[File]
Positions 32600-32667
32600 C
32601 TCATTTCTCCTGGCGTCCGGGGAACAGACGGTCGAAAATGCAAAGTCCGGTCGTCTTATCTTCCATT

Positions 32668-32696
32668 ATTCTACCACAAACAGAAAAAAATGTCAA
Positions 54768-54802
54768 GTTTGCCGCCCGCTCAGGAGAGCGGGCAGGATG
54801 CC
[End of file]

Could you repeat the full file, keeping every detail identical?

Positions 32600-32667
32600 C
32601 TCATTTCTCCTGGCGTCCGGGGAACAGACGGTCGAAAATGCAAAGTCCGGTCGTCTTATCTTCCATT

Positions 32668-32696
32668 ATTCTACCACAAACAGAAAAAAATGTCAA
Positions 54768-54802
54768 GTTTGCCGCCCGCTCAGGAGAGCGGGCAGGATG
54801 CC